Energy Efficiency, Energy Storage, Solar, Sourcing Renewables, Wind - July 13, 2019
Weekend reads: RE storage goes Rube Goldberg; Major fleets go green
It's the weekend! Kick back and catch up with these must-read articles from around the web:
Five Ways Companies Can Store Renewable Energy for the Grid (Bloomberg Businessweek) Even the best lithium-ion batteries stink at storing the large amounts of electricity a massive wind or solar installation is capable of generating. They’re expensive and hold, at most, about four hours’ worth of that grid-scale juice. Here are five potentially less costly—if somewhat Rube Goldberg-y—methods companies are trying to store power as potential energy in other forms, smoothing out renewable energy’s peaks and valleys.
Major Fleets Go Green as Big Business Grasps Electric Vehicle Opportunity (The Climate Group) Leading by example on the next big business opportunity for the energy sector, two of the UK’s major energy suppliers. Centrica and SSE have today committed to switch their vehicle fleets to electric by 2030. Alongside facilities services company Mitie, the major utilities have joined international non-profit The Climate Group’s global EV100 initiative, which brings together forward-thinking, committed companies from around the world to make electric transport ‘the new normal’ by 2030.
Wind power costs have plummeted. How can they fall even further? (Into the Wind/the AWEA blog) New technology gets cheaper over time. We’ve seen it with TVs, laptops and even cell phones. While a new iPhone may run you several hundred dollars today, a Motorola DynaTac would have set you back nearly $4,000 in 1983. Wind energy is no exception to this rule—it may have been costly at one time, but today wind is the cheapest source of new electric generating capacity in many parts of the country. In fact, wind today costs 69 percent less than it did in 2009.
US now has over 20,000 electric car charging stations with more than 68,800 connectors (electrek) The Department of Energy (DOE) reports that the US now has over 20,000 electric car charging stations with more than 68,800 connectors. The new numbers were released by the DOE this week: “As of May 2019, there were more than 68,800 Level 2 and DC fast charging units throughout the United States. Of that total, 16%, or approximately 10,860 units, were DC fast chargers that make long-distance travel more practical for electric vehicles (EV).”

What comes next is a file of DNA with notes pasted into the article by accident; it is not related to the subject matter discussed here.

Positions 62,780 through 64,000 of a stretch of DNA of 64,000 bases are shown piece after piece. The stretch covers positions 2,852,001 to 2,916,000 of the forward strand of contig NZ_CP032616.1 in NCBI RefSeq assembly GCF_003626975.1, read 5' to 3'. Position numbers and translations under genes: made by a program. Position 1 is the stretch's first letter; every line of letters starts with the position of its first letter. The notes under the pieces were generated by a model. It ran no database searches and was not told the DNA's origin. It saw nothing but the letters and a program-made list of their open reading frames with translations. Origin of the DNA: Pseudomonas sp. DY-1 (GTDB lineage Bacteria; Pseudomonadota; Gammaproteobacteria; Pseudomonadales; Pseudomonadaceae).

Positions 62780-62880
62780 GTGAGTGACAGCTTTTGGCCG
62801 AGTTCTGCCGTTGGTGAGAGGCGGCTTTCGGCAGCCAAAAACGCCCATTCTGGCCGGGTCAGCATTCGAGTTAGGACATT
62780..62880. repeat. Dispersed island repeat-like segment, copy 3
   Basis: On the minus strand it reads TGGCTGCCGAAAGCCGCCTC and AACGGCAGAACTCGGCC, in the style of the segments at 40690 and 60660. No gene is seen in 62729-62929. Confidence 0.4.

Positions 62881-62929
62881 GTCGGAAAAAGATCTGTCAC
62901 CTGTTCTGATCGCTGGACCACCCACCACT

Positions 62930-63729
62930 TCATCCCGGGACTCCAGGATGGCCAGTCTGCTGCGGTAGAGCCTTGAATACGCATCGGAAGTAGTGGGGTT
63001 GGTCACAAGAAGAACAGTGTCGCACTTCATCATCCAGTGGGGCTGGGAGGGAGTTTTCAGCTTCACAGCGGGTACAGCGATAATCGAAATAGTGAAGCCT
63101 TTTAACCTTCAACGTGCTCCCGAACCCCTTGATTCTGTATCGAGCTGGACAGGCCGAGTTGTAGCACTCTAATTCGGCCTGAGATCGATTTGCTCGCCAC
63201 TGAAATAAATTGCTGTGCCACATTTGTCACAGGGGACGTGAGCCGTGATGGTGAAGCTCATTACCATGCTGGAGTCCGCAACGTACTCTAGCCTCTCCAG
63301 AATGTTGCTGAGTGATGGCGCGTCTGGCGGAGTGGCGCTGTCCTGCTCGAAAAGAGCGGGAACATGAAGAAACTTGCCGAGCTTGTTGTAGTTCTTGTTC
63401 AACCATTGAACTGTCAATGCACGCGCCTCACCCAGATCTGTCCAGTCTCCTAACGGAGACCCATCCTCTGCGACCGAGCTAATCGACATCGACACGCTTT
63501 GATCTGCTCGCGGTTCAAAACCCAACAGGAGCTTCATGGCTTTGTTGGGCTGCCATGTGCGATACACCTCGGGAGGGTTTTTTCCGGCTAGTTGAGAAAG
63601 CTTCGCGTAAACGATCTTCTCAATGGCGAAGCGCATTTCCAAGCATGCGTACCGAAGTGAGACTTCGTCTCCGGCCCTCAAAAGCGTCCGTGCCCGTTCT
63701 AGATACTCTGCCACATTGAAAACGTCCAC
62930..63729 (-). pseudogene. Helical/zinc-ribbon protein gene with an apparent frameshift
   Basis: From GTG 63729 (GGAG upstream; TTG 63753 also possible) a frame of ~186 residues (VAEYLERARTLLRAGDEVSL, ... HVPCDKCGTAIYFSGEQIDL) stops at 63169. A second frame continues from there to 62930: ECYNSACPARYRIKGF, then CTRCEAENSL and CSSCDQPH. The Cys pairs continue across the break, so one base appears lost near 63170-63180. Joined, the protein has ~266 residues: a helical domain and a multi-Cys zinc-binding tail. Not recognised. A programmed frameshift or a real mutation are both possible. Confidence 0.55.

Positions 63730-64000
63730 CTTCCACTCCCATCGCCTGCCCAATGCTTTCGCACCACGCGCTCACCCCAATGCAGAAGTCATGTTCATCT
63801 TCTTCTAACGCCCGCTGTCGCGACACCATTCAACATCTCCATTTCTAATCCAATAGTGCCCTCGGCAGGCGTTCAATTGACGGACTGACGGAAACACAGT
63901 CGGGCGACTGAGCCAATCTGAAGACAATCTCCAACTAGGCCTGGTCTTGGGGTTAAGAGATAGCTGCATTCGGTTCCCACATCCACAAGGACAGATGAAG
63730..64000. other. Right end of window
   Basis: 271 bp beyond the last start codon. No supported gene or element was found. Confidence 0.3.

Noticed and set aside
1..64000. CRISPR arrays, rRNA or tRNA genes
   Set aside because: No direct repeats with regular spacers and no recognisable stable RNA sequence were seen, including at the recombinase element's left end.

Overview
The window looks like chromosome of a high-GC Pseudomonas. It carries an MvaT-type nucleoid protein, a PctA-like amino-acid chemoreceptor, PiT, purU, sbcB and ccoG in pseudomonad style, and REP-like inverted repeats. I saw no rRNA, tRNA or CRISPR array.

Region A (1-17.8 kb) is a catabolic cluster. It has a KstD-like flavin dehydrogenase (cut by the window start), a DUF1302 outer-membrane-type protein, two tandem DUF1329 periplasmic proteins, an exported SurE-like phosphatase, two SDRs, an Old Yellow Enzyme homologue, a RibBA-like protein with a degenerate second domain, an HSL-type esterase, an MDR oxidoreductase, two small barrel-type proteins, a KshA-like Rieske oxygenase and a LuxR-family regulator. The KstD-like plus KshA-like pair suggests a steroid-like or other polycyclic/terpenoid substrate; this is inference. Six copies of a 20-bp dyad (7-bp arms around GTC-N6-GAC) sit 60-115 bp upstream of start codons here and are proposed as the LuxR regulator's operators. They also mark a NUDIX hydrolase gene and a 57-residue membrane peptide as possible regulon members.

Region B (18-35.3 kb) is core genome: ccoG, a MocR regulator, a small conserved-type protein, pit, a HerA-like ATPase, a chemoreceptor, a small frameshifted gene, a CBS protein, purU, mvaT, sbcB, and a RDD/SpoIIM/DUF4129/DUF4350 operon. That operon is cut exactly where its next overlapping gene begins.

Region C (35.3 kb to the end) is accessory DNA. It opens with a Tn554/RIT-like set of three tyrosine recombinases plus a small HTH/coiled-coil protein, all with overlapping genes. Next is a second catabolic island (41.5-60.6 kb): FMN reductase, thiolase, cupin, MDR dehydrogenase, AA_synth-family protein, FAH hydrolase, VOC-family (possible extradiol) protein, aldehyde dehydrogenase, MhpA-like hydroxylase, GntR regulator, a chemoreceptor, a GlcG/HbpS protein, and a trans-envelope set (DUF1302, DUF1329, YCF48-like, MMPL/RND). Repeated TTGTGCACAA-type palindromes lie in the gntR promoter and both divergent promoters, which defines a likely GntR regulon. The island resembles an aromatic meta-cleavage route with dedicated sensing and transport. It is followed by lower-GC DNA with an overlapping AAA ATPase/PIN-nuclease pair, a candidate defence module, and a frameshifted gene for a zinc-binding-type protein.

Solar power system that works at night a renewable energy game-changer (Phys.org) An innovative thermal battery being developed by Curtin University researchers will be key to a solar power system capable of producing electricity overnight, rivaling fossil fuels as a viable source of power for commercial and heavy industries around the world, including mining operations. Curtin is collaborating with international renewable energy companies United Sun Systems and ITP Thermal on the potentially game-changing project, which is being led by Professor Craig Buckley from Curtin's School of Electrical Engineering, Computing and Mathematical Sciences.
- Weekend reads: RE at 50% by 2030?; Solar in space
- Weekend reads: a Marshall Plan for climate change; Car-free city centers
- Weekend reads: 252 mayors for solar; Salt is power
- Weekend reads: EV's problem; S-s-s-steam heat
- Weekend reads: Walmart sues Tesla; the Greenest colleges
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- Facebook data center a major contributor to N.M. clean energy goals
- Starbucks explores utility-scale storage in new procurement endeavor
- The Walt Disney Company establishes 2030 energy and environmental targets
- Weekend reads: A look at solar power's success in 2020; The EU's biggest oil producer looks to cease its main product
- Weekend reads: How a Northern Virginia county joined a solar agreement with Amazon; The 2021 outlook for DERs
- Daimler Trucks collaborates on massive charging hub for electric trucks